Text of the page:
(CBS NEWS) Couples all over America are waiting for six men and three women to tell them whether they have a constitutional right to marry.
Thom Watson and Jeff Tabacco have been together for 10 years, and would like to make their relationship official.
"It's always been our dream to marry the person that we love and to commit our lives to each other," Watson said.
As residents of California, they can't because four years ago California voters passed Proposition 8, banning same-sex marriage.
But, it's the U.S. Supreme Court that will have the final say. On Friday, the justices met behind closed doors to decide whether to hear arguments in the California case. If they do not, a lower court decision striking down Proposition 8 will stand, and same-sex marriage will again be legal in California.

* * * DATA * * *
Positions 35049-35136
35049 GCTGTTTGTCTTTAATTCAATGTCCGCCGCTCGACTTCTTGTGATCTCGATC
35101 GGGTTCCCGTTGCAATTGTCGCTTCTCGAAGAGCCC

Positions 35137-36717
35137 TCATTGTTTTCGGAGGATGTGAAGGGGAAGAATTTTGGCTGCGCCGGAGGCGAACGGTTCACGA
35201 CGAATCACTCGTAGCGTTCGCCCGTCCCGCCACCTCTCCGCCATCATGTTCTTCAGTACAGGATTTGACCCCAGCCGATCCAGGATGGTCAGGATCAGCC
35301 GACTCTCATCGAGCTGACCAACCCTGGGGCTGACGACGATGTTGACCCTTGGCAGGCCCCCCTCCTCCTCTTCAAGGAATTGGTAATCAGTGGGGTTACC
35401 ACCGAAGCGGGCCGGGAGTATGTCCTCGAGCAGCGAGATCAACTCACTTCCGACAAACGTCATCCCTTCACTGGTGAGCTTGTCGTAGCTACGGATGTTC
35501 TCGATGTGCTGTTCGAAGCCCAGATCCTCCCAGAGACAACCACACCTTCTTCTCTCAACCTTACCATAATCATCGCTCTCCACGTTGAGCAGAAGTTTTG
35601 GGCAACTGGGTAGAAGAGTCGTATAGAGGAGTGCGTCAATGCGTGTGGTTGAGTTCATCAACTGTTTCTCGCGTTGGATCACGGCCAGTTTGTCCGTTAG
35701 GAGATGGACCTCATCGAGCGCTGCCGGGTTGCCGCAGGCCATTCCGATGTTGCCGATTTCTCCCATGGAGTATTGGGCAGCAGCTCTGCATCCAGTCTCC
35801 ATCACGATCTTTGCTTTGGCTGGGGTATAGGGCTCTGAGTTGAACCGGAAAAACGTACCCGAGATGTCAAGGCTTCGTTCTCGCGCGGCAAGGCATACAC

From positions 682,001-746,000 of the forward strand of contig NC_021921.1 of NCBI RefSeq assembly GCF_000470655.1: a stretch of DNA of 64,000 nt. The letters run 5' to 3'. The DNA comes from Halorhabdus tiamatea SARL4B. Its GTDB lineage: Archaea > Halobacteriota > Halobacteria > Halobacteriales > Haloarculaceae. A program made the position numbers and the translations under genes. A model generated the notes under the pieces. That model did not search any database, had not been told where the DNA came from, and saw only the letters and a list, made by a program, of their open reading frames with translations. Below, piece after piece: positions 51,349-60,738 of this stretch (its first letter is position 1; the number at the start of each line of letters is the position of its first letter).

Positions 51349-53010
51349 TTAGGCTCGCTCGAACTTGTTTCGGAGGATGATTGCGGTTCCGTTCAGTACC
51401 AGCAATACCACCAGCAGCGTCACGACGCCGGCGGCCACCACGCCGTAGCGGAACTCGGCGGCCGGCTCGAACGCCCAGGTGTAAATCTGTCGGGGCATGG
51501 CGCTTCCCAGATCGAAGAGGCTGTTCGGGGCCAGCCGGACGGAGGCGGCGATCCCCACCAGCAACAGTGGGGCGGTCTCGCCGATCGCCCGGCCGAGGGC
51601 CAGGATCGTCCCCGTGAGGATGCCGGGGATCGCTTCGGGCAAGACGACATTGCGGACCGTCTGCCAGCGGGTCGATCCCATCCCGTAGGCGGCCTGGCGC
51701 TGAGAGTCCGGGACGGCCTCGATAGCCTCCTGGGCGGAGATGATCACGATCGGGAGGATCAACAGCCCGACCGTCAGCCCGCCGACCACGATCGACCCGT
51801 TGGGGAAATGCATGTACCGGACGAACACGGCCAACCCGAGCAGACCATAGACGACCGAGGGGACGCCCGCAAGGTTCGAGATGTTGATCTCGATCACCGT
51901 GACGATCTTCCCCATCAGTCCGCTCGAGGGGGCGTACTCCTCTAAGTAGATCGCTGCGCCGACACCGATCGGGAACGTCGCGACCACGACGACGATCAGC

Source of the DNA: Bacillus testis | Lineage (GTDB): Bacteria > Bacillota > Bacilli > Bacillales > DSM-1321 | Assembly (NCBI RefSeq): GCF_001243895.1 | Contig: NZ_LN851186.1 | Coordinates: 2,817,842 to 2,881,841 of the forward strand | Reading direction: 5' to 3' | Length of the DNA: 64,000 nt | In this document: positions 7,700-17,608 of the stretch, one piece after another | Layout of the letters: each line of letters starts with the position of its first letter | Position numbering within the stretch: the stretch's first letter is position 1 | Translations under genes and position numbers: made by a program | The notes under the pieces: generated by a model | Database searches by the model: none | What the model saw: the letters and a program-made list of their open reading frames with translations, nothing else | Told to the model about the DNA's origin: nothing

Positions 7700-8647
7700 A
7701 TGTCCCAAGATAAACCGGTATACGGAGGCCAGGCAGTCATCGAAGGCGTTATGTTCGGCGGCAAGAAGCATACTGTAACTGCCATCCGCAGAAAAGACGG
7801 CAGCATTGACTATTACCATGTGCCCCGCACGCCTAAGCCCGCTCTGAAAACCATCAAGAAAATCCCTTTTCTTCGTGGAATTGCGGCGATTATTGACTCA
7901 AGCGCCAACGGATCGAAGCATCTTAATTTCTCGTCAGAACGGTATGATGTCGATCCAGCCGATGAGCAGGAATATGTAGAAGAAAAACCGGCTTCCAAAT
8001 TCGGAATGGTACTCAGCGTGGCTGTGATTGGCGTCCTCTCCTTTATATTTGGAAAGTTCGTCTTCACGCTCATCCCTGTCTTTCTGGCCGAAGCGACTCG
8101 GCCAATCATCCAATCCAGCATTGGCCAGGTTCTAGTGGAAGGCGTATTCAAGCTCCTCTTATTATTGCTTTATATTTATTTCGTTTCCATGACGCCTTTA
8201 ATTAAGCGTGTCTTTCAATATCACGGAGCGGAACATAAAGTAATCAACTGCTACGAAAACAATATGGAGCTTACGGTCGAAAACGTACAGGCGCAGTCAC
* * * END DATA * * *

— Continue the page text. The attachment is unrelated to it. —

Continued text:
"If the court does not take the appeal, I will feel an amazing amount of joy," Watson said.
The court today also considered jumping into the debate over the Defense of Marriage Act. Known as DoMA, the 1996 federal law defines marriage as between a man and a woman, and allows the government to deny federal assistance -- such as Social Security survivor benefits -- to same-sex couples even if they're legally married.
Several lower courts have struck down the law as a violation of the constitution's equal protection clause.
But, Thomas Peters of the National Organization for Marriage says there's no right to gay marriage in the constitution.
"The federal government and our elected officials through congress have a responsibility and right to protect marriage as a union of one man and one woman," Peters said. "So, we hope the supreme court will follow that precedent and respect the decisions of their representatives in Congress."
The Supreme Court did not say on Friday which of the 10 same sex marriage cases on its docket it is willing to take up, but legal experts say whichever ones they choose this Supreme Court term is likely to have a profound influence on the future of same-sex marriage.